This is just a summary of some supportability news and flashes related to SharePoint, as recent as per May 2012.
Until this month, the Plan Browser Support matrix document on TechNet was a common edit point for TechNet writers because of the constantly changing browser versions. With many browsers moving to a monthly version release cycle, it became clear that a more comprehensive browser support document was necessary to inform customers about which browsers were supported by SharePoint.
This document has been updated to reflect the "latest" release of a variety of browsers, recognizing that due to the auto-update features of browser clients, most customers will likely have the latest version of a browser when viewing a SharePoint site.
However, the product team is aware that some customers do try to restrict browser versions for compatibility and testing. If you have not the latest browser version due to specific organizational restrictions, continued troubleshooting and supporting will be given according to the browser support matrix though not being on the very latest version.
NOTICE! There is now added the Mobile browser support
Although it is not fully updated on several other content, please be aware that SQL 2012 is not a supported database server for SharePoint 2007. Typically supported is the minimum pre-requisites + 2 versions.
This means for SharePoint 2007, we support SQL Server 2005 SP1 and SQL Server 2008/R2.
For SharePoint 2010, SP1 includes support for SQL 2012. You must have installed SP1 for SharePoint 2010 as a pre-requisite (and relevant cumulative updates) according to this KB article: http://support.microsoft.com/kb/2460045 "AlwaysOn" feature in SQL 2012: Find more very interesting stuff on the SQL support team wiki pages covering this technology and the material on MSDN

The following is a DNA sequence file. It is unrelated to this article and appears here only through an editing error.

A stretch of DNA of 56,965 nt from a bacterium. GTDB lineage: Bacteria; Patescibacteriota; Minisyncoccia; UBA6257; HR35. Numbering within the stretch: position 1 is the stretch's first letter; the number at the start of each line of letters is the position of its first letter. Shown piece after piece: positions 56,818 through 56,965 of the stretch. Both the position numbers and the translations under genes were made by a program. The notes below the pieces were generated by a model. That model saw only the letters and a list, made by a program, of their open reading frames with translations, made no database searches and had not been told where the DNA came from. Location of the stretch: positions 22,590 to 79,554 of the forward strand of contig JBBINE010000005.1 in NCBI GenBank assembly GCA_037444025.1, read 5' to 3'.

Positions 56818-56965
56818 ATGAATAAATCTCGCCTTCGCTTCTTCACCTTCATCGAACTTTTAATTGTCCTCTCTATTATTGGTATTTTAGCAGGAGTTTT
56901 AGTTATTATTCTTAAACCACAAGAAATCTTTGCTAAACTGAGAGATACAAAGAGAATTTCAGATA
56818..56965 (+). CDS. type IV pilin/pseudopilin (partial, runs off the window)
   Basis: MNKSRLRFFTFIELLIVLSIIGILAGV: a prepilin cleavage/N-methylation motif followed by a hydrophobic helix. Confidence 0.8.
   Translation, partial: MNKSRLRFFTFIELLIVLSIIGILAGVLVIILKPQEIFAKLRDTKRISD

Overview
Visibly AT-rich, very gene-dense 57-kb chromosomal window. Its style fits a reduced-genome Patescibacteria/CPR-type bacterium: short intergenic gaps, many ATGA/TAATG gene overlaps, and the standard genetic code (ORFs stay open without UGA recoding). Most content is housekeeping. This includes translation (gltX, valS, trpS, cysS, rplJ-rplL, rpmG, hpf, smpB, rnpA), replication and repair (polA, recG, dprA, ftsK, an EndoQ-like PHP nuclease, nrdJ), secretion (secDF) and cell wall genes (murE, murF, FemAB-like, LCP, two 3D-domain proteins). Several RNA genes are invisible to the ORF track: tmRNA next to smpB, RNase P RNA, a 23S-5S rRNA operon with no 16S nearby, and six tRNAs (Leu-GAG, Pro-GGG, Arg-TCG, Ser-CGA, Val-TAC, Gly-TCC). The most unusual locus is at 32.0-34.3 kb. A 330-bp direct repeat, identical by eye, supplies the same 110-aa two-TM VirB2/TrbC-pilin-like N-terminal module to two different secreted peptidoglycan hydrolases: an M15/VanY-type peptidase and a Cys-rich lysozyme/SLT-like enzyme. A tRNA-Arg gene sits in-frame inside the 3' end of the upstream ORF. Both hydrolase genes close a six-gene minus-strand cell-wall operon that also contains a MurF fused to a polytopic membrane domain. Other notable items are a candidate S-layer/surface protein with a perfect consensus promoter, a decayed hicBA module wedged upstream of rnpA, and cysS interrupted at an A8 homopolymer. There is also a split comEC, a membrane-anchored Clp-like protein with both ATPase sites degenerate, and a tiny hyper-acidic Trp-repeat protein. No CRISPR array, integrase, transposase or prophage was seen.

With SharePoint 2007 and WSS 3.0 entering extended support in October 2012, please be reminded about the different support options available to customers when a product enters extended support.
There are 3 main phases of a product support lifecycle:
Each of the three phases offer different support interactions with customers.Mainstream support has a variety of support options available.
Request to change product design and features (CDCR's)
Customers will not be able to create Critical Design Change Requests (CDCRs) on the product. CDCRs are requests to change the "current release" product and once a product has entered extended support, it is no longer a current release.
Customers will continue to get security updates for products in Extended support. However, non-security hotfixes will not be offered unless the customer purchase an Extended Hotfix Support Agreement. There are many additional requirements for a customer to enter an Extended Hotfix Support Agreement, so this capability is quite limited to a number of key customers that require this level of service.
This type of support offering typically is seen through Software Assurance. When in Extended Support, complementary support option ends for those customers.
While in extended support, Microsoft still offers paid support (either through Premier contracts or pay-per-incident support).
Microsoft will not accept requests for code level fixes (RFH), design changes, or new features (DCR) during the Extended Support phase for a product unless there is an active Extended Hotfix Support Agreement for the product that the customer has contracted Microsoft for.
See also: Microsoft Support Lifecycle
It is highly recommended, to get as early as possible into the planning for upgrading/migrating to the next higher version before the support phase ends! Note, that you have to plan extensive testing and eventually redevelop your customizations before upgrading which takes an additional amount of time.
Nice round up, although after reading this it's rather depressing as I still have several of these running...oh well keeps me busy ;-)